BERNARD GIUDICELLI: I talked about that with Steve Simon, the boss of WTA. There is a challenge to take up in terms of attractiveness of female tennis and the event of Jelena Ostapenko is something that is quite positive. This is something that we know. It's very difficult to entice people to watch women's tennis.

We have experimented with a process so that people can get access to the Philippe Chatrier court according to the time of the day. We want to attract the loyal people working and belonging to different clubs. So this worked well with the digital process, so we need to innovate more, and we need to attract people to some days, taking into account the results.

So we started working with the ticketing team in order to envisage our forms, our patterns.

GUY FORGET: This is a trend that we have observed in other Grand Slam tournaments. There are some people who buy a ticket. Then they will have lunch, for example, and we know then, you know, when you play in afternoon, there are some empty, vacant seats. This is also the case at the US Open, at other tournaments.

So we want to correct that situation. It's not pleasant when you see on TV a court with vacant seats. This is something that you alluded to, by the way. The two semifinals with two separate sessions is one of the ways we have used in order to remedy this situation. The spectators are not ready to spend six hours, seven hours on a chair under the sun.

So the people can have lunch, and we have some pleasant services to offer, but true, there are some vacant seats in the terraces?

Q. Allow me to put a question about logistics. In the first days, we followed the Italian players, and they were playing on the other courts. It was very difficult to get access to the outside courts. You had to queue for 30 minutes. Wouldn't it be possible to get specific access?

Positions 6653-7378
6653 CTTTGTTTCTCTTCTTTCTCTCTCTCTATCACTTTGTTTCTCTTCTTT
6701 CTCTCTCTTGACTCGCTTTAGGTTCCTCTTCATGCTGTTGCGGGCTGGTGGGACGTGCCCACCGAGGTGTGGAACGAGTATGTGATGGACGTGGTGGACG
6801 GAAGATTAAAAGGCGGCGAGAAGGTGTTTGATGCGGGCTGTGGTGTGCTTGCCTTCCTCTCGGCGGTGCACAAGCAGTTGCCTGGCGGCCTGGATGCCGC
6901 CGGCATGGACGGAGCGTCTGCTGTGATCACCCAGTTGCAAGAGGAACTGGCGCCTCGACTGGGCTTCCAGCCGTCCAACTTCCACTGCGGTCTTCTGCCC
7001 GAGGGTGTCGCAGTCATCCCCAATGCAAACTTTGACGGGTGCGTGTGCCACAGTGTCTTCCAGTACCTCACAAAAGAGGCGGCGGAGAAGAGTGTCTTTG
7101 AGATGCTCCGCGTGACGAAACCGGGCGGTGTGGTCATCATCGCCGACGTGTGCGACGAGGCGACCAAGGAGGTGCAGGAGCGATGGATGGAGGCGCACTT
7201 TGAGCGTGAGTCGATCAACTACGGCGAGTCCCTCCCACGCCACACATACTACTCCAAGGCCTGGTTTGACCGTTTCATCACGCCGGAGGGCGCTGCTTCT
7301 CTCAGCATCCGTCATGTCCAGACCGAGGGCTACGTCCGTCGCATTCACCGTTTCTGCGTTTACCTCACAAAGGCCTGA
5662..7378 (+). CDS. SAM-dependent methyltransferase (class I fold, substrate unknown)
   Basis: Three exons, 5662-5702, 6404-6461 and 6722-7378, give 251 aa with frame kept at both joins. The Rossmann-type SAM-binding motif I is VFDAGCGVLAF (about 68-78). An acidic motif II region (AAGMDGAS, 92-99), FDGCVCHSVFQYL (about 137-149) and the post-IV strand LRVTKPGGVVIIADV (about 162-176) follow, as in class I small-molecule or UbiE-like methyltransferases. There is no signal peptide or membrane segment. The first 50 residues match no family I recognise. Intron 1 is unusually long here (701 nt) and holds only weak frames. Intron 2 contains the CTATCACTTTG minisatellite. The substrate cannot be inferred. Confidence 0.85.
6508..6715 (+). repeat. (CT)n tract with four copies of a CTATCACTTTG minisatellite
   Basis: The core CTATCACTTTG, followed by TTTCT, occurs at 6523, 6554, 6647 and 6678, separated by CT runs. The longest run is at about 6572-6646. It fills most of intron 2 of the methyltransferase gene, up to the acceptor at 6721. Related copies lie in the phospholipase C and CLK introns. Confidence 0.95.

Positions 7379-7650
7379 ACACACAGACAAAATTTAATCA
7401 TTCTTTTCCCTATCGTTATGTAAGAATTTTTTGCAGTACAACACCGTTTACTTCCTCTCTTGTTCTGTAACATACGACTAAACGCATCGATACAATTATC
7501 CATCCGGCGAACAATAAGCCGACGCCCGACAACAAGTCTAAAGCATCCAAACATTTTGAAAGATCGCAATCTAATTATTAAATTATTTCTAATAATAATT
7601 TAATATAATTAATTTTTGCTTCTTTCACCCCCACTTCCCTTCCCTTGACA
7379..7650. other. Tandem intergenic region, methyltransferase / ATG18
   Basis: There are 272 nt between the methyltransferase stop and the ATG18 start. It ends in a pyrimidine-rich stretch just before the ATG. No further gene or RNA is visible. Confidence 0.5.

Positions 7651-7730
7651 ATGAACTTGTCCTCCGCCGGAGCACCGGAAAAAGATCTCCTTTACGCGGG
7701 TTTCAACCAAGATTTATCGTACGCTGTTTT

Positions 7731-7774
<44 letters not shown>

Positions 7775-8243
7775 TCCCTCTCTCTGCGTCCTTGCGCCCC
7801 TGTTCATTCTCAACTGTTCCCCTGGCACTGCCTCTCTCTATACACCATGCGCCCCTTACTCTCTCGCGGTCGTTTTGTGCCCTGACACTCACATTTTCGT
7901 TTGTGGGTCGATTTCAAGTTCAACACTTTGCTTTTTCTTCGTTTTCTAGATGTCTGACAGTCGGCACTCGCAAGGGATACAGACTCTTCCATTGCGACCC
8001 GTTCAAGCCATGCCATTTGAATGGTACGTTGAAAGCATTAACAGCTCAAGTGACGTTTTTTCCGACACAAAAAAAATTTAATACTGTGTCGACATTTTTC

BERNARD GIUDICELLI: As part of the future blueprint of the tournament, there will be an alley along the Boulevard Auteuil, and the traffic will be smoother. There will be southern access that will make it possible to smooth traffic.

So we know that Lenglen was congested in the past with the gateway. But if you consider Lenglen Court, it is a hurdle, an obstacle. It does show that Italian players have a lot of success.

Q. I'm Italian. Allow me to put a philosophical question to you. I don't know you. I'm not familiar with your project. But if you consider the French Open, if you want it to be the biggest Grand Slam tournament, at the end of the day what is your objective? What is the future of Roland Garros like? Because for me the French Open is unbelievable, is great. Second question about the juniors, the boys' tournament. I have known Guy Forget for quite a long time. There are some optimization issues regarding the courts.
BERNARD GIUDICELLI: Regarding your first question, regarding your raison d'etre, we want to be what we are, the world championship of clay. This is what we are targeting. Our raison d'etre is to be the promoter, the engine, the driving force of clay competition.

We have started a process in order to label the big clubs on clay in the world, and they will get the label of the Roland Garros clubs. And with the help of federations will send some ambassadors who will label the big clay court clubs.